For many companies, client retention rates are significantly more important than client acquisition rates and yet all the investment seems to go into acquiring new customers. There are quite a few reasons for this. But one of the most important is that most companies do not put enough effort into maintaining the client experience after the sale. The client experience is the face of your company, and is often one of the biggest differentiators between you and your competition.
Product Life Cycle (PLC) is the term that is most commonly used to describe the stages a product goes through. When it is released until it is no longer in the market. As a company, your PLC should be broken down into a few stages. Identifying which stage your company is in and where your product is in the PLC is a foundational element for planning your client experience. Here are a few tips from someone who primarily works in the B2B space on how to improve the client experience from the client’s perspective.
1. Document your process
Sharing how you best serve your customer with the other employees in the company is a great way to build consistency in service delivery. As well as allowing you to test and improve parts of your process along the way.
2. Get feedback from your clients, but don’t let them dictate the process
Henry ford once said that if he asked his customers what they wanted. They would have said faster horses which shows that the customer may be always right but they don’t always share the vision. You need to make the customer happy while making sure that whatever has been requested can be efficiently delivered.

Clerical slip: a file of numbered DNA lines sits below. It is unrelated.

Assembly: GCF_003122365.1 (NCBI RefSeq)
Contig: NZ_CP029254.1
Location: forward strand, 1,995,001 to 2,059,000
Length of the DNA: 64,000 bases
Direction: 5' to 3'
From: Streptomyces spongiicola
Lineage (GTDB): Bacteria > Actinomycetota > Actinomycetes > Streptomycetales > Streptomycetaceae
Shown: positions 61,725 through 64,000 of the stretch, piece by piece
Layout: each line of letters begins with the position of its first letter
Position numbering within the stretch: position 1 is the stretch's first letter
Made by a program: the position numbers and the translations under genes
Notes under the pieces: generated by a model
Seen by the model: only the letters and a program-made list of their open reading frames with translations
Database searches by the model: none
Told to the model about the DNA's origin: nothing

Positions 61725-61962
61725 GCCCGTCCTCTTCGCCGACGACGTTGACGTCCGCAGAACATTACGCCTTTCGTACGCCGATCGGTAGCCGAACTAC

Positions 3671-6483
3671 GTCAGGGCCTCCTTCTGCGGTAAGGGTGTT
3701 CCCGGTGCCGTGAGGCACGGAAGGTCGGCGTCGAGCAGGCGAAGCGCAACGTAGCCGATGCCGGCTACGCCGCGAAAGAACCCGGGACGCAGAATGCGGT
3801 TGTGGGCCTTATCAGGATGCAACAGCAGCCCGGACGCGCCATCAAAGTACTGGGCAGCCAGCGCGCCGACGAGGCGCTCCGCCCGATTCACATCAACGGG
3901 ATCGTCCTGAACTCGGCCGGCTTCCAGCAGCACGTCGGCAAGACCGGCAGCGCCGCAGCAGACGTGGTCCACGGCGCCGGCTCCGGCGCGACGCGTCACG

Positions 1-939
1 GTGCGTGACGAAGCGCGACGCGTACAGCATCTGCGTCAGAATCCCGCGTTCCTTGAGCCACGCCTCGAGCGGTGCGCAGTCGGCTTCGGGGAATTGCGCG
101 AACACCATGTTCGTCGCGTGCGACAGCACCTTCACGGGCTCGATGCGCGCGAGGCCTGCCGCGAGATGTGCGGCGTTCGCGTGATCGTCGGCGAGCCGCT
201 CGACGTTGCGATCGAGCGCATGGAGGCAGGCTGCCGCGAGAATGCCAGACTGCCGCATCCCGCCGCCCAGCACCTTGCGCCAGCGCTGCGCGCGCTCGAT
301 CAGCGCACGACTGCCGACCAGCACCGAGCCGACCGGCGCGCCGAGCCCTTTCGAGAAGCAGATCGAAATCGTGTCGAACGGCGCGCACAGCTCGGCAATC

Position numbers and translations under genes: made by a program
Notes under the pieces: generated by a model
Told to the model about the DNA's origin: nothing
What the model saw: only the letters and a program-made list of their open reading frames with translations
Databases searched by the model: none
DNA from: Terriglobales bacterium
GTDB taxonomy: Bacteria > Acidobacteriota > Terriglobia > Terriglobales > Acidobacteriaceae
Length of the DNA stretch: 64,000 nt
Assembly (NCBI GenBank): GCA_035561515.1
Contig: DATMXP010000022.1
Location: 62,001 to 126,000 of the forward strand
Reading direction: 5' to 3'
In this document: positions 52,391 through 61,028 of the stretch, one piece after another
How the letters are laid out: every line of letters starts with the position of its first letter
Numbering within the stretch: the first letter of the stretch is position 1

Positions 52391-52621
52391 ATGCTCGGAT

3. Be proactive about the client experience
Customer preferences change and so do expectations of customer service. People expect self service or rapid response, make sure your technology stack is equipped to handle it.
4. Review your processes and experiences regularly
Making small tweaks to processes can add up to very large performance gains. Toyota do this on a regular basis and it is called Kaizen which translates to continuous improvement.
5. Revisit your PLC
Your product lifecycle may need to evolve, more and more products are being offered “as a service” and you may be able to have longer relationships with your clients by looking at the way you deliver your product or service.
6. Elicit feedback after the sale
Real customer feedback is invaluable, understanding who your customers are is one thing but it may be different 3 months after the sale. Check back in and see what customers think and feel about your product and/or business.
7. Train your team in emotional intelligence
Salespeople that follow scripts sound like robots, when they get an answer they don’t expect they pause and carry on with the script which makes the customer feel like you are not listening or you don’t care. Connecting with your customer can accelerate the sale and get them saying yes.
8. Use a CRM to track client interactions
70% of customers expect a seamless handover between departments. It means that businesses need to be able to share the information and keep track of who called when and for what.
9. Use a knowledge base
Customers want answers fast and having a searchable knowledge base can be your 24/7 case deflection specialist, giving customers the information they need when they need it.
10. Use a CRM to track your key metrics
Metrics such as net promoter score are the outputs of great customer experience. Some of the other metrics that can affect, the inputs of great customer experience are average case handling time or call handling time. How quickly are you responding?
11. Don’t forget about your existing clients
Your existing clients are more important than any other customer. They have already invested in you and are more likely to buy and cheaper to market to.
12. Make new customer feel special
When you do get a new customer, thank them for making the right decision and let them know you care.